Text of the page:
I am 56 years of age, married for 27 years with 2 daughters. One a lawyer the other an accountant - they take their brains from their mother. My interest in betting began at school where I started betting on the horses. Like most punters I lost more than I won, mostly because I took no interest in studying form, my technique for picking winners was betting on short priced favourites and following newspaper tipsters. Sad eh?

I left school at 16 and started as a civil servant in 1965 in Glasgow. In those days, you had to finish high up in the exam or else you were off to London. Fortunately, I got to stay in Scotland so maybe the girls did take their brains from me after all! After three years in the civil service, I met a friend of mine who was earning twice as much as me as a bus conductor. To my mother's dismay, I promptly left the Civil Service and became a bus conductor.

Part of the reason for my career change was I believed that if I could get hold of enough cash I could make a living from gambling. Being a bus conductor gave me the chance to earn decent money quickly. Six months later I had £800 in the kitty and the newly christened ‘Sporty' left for a new life as a professional gambler. Surprise, surprise eight weeks later I was back on the buses having blown the lot. Looking back I was very na├»ve, the poor value offered by the bookies combined with the 40% (yes 40%!) tax on football winnings left me no chance. Add to this the fact that the only football singles you could bet were on cup ties, and you will realise how exchange bettors today have never had it so good.

Sporty Bookmakers part 1

Undeterred, a year later in 1970 I had saved up an even bigger bank and I was ready to try again. This time, there was to be no return to the buses and I have never since worked for anyone else. I soon found out that a massive black economy existed in the bookmaking industry, and that it was possible to place football singles and more importantly tax-free bets if you struck up relationships with the right bookmaker. Also at this time, a good friend of mine suggested I get a bookmakers permit and become a bookie at the local greyhound flapping tracks. This was the start of Sporty Bookmakers – a trading name that was to last until I sold my betting shop in East Kilbride in 1986. My first stint at this flapping track lasted just a week, I had come out on top, but wasn't convinced it was for me.

However, six months later Falkirk dog track opened and I was there as a bookie from the start, combining this with my football punting. Was I successful as a bookmaker? To be truthful in the early days at the track I was happy on far too many occasions to lay the outsiders and keep the favourites to myself. I was a gambling bookmaker. I survived, but it really was a roller coaster experience. One week I would have £5,000 the next week I would have nothing.

Mount Vernon Flapping Track

It was around this time that an interesting opportunity arose. I was offered the chance to take on the lease of a local flapping track at Mount Vernon. It was very run down but the rent was cheap and the costs were low especially with my family helping out. A flapping track offers the lowest grade of greyhound racing. Most races were handicaps, with fancied dogs giving a head start to the others. A typical race would see traps 1 and 2 going off scratch with the other dogs getting between a 1-yard head start in trap 3 and an 8-yard head start in trap 6. The responsibility of handicapping fell on the shoulders of my staff and I and we had to contend with all sorts of scams from dodgy owners. It was common practise to enter the dogs at different tracks under different names. Other tricks included feeding the dogs before the race and giving them pills to stop them running well, either so the owners could bet on other dogs, or to get them a better handicap in a subsequent race, enabling them to pull off a coup.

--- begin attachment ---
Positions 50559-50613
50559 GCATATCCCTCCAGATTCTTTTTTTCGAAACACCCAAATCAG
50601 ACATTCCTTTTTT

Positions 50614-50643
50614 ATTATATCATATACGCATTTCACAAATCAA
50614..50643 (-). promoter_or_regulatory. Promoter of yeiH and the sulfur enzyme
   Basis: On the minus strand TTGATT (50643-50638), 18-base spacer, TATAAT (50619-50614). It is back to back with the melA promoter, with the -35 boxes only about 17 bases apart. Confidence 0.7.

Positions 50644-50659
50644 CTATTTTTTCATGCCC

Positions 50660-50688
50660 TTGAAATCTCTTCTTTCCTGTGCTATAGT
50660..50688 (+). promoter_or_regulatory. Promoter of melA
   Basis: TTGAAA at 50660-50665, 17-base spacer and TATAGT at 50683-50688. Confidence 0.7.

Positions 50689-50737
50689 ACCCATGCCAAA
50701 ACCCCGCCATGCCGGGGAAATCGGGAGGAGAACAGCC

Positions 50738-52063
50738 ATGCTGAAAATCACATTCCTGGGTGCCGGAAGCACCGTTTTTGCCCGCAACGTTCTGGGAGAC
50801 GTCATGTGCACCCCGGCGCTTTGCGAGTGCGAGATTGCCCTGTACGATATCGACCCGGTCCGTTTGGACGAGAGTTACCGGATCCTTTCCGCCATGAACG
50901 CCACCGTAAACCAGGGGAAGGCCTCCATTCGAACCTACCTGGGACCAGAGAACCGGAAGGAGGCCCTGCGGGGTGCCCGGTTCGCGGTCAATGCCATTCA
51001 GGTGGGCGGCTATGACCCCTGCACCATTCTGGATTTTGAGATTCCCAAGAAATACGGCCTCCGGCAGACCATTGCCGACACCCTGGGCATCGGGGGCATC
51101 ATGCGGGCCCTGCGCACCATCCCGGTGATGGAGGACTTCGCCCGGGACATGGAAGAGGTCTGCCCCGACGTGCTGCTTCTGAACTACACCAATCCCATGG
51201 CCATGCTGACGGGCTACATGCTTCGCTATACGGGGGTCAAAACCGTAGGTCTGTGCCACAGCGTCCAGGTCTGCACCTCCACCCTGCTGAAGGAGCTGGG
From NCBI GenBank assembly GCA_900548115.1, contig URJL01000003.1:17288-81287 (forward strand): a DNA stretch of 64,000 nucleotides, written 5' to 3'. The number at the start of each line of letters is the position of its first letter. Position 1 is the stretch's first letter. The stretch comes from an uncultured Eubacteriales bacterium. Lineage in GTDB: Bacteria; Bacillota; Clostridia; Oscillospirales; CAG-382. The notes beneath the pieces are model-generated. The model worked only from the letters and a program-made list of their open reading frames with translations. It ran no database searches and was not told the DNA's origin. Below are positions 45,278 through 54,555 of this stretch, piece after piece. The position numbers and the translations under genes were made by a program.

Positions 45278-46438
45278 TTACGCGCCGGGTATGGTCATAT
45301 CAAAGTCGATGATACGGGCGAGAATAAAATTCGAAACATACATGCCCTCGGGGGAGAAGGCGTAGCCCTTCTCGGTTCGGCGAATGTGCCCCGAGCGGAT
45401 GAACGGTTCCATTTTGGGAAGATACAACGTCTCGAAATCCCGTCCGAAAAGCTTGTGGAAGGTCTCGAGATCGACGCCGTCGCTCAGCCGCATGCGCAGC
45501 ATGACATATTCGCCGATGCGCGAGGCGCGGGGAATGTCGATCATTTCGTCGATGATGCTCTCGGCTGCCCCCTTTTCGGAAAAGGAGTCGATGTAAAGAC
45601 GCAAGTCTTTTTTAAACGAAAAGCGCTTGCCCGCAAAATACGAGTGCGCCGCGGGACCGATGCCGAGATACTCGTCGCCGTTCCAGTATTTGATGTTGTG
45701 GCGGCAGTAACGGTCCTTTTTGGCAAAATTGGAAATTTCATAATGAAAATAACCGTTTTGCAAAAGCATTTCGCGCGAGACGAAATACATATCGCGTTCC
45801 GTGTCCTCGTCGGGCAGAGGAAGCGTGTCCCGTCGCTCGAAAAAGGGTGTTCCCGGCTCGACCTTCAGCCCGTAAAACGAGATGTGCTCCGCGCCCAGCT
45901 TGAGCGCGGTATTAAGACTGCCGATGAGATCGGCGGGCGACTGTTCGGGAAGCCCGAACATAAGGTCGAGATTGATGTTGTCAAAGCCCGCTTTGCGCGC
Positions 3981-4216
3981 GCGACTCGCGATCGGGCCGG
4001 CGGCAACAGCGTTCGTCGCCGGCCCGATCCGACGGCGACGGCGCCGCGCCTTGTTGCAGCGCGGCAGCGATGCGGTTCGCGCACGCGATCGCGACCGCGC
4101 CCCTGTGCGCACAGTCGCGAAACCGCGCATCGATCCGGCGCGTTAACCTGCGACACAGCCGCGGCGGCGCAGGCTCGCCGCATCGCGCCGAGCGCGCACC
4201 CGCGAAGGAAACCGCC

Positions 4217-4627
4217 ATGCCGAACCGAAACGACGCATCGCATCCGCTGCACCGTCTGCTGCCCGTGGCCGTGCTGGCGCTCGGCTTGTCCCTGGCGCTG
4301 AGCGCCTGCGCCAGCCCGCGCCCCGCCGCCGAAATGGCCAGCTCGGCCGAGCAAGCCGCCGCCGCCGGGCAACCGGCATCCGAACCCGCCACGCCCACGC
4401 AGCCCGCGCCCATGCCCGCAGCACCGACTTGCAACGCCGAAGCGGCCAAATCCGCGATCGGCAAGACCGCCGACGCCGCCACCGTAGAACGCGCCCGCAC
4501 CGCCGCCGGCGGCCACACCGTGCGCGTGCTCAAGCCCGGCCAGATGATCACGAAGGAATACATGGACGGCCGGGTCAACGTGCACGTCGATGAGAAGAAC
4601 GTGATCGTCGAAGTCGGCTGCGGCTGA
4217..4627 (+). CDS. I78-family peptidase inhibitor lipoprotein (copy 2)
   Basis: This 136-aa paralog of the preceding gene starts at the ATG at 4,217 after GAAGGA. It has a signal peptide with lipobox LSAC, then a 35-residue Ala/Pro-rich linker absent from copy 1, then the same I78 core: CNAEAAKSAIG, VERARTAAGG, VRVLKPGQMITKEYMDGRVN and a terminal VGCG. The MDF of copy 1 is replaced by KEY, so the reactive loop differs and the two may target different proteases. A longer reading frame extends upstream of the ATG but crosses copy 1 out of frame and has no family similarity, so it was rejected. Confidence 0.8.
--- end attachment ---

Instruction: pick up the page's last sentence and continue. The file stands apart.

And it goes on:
We knew the owners who were most likely to try it on and did our best to counter them. We always made sure that untried dogs were not placed off a good mark. As handicappers, it was our role to make the races as competitive as possible and to do our best to prevent the owners from taking the bookies for a ride. After all, if the bookies were losing their money they might have chucked it in and without bookies we had no business.

We made some decent money from Mount Vernon, but at the end of two years worried by its increasingly dilapidated state, we walked away from it, leaving the landlords to run it, as nobody else wanted to.

Sporty Bookmakers part 2

Half way through the Mount Vernon adventure I bought my first betting shop in Glasgow. I gave this my best shot, but there were problems, notably its high rent and rates but also the fact that it needed a lot of work doing to bring it up to scratch. However, investing this money was out of the question as the shop was in a part of Glasgow which was the subject of ongoing talks for it to be demolished to make way for a new shopping centre and car park. I was between the devil and the deep blue sea. When the opportunity arose I was pleased to sell the shop to Mecca. I was, however, happy to hold on to a number of works pitches which had come with the shop. This worked on the basis that a bookie would have a number of agents collecting bets for him in each factory in exchange for a commission. Despite being perfectly legal, these pitches were in many ways a throwback to the old days of illegal bookmaking with every customer having an alias. Lisbon Lion, Lucky Jim, The Scout, Joe 67 and Paradise are some of the names that stick in my mind to this day.

It did become more difficult though when I sold the betting shop as I had no way of finding out the results without ringing up some bookie friends and asking them, but I couldn't do that too often without making a nuisance of myself. Eventually, Ceefax came along and solved the problem. The other issue was recording the bets, which came through by telephone – as many as 600 a day. When the first answerphone was invented it was a godsend, but you couldn't just buy one you had to hire it at a cost of £600 a year and take out a two-year contract! Despite all this the works pitches were very lucrative, particularly due to the number of doubles and trebles I used to take.